And then there's the whole Steve-Jobs-is-now-on-Disney's-board-of-directors issue. If Iger thought he had his hands full dealing with Roy Disney & Stanley Gold and/or if Iger thought that Michael Eisner was a micro-manager ... Well, those three are going to seem like a walk in the park compared to Steve Jobs.

But you know who I feel the worst for? John Lasseter. I mean, here is a guy who's already beloved in animation circles ... Who's about to walk into a minefield.

I mean, John's about to become the new ubermeister of animation at Disney. Meaning that he'll be riding herd of what gets produced at Pixar Animation Studios, Walt Disney Feature Animation, DisneyToon Studios and Circle 7 Studios (Yep. That's right. Contrary to popular belief, Circle 7 is not going away. Look for this tiny little studio to become a key component of the whole Disney/Pixar business plan).

But that means Lasseter is going to have to make some pretty tough decisions in the weeks ahead. By that I mean: Pixar already makes CG films. So now does it really make sense for Disney Feature Animation to continue producing its own computer animated movies? If they did, wouldn't that mean that Disney would then -- in essense -- be creating multiple projects that would be competing directly for the exact same market share?

So, okay. What if John decides to put WDFA back in the traditional animation business? I know that that's what the fans supposedly want ... But what about the hundreds of million of dollars that Disney has spent to turn Feature Animation into a CG-based operation? Does the Mouse just walk away from that sizable investment? What are the company's investors (More importantly, Wall Street's movers & shakers) going to think of that decision?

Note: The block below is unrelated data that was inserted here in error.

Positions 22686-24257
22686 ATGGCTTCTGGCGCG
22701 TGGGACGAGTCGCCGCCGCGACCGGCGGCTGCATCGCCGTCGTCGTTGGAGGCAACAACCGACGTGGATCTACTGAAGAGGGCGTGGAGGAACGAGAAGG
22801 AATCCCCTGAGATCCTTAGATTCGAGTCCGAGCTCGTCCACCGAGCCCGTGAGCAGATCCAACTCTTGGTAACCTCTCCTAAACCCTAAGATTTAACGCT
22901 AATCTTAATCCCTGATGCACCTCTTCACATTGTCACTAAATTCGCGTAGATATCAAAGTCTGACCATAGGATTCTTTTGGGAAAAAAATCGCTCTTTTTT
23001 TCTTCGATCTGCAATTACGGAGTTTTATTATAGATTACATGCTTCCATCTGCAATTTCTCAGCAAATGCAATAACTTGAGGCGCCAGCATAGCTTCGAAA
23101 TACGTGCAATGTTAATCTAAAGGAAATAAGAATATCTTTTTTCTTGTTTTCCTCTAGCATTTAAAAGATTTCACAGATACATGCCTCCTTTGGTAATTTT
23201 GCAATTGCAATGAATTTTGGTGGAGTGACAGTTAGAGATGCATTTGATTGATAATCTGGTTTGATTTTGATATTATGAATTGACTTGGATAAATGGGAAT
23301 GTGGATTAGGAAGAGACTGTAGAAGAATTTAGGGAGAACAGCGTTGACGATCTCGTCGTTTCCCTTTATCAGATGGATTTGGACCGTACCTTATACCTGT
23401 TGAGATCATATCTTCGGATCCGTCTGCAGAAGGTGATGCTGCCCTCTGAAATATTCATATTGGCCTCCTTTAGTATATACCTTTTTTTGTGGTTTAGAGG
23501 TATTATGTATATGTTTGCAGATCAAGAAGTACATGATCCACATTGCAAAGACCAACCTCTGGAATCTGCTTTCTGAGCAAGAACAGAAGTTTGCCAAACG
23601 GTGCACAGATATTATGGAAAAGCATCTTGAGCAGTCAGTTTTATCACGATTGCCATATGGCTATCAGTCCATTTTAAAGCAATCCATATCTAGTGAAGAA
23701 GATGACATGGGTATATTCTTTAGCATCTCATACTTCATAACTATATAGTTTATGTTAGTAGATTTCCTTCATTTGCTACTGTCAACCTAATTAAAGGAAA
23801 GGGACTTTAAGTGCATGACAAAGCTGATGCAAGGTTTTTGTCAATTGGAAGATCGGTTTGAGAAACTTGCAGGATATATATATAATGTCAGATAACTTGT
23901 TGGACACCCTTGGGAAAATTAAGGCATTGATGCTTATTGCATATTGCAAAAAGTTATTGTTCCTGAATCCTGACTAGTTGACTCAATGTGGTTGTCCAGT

And what about the hundreds of artists and technicians who now work at the all-CG WDFA? Should Lasseter just let all of those folks go and rehire the studio's old traditional animators? If that's really the case, then what's going to happen with "Meet the Robinsons," "American Dog" and "Rapunzel"?

I'll save the political ramifications of who gets invited back to Disney Feature Animation to help revive the studio's traditional animation unit (More importantly, who doesn't get invited back) for another column ... But as you can see, this whole "Disney just buys Pixar and then things will be hunky-dory again" scenario isn't quite as simplistic as some people would like you to believe.

Anyway ... Let me close today's story by leaving you with this one question: What was the real key to Pixar's success to date?

Well, most industry insiders will tell you that Pixar has been so successful because the staff of that studio always takes all the time it needs in order to get the story right. That's why Pixar Animation Studios has actually had this incredible hot streak. That John Lasseter and his team always pay attention to detail. Take all the time that they need to make sure that everything is done just right.

Well, given that John is now supposed to be riding herd on every single piece of animation that the Walt Disney Company will be producing (Not to mention acting as Principal Creative Advisor for Walt Disney Imagineering), is it really realistic to expect that Lasseter will be able to apply that very same attention to detail to every single project that he works on from here on?

Me personally? I don't know if that's physically possible. Which is why I'm not certain that everyone's lofty expectations for this Disney/Pixar merger are actually achievable. Which is why I expect (before too long) that this story will slowly change from being about how everyone thinks that it's cool that Disney & Pixar are finally one to how the Walt Disney Company paid far too much to acquire Pixar Animation Studios.

My apologies for being the wet blanket here. I mean, I'd really love to be wrong about this. And that -- four or five years down the line -- that there really is a happy ending to this corporate fairy tale.

But the way I see it, this whole Disney/Pixar acquisition story is a really complicated tale. And it's not a story that's necessarily going to end happily for everyone involved here. Particularly for those CG artists and technicians who currently work at WDFA. Who are wondering what the future now holds for them.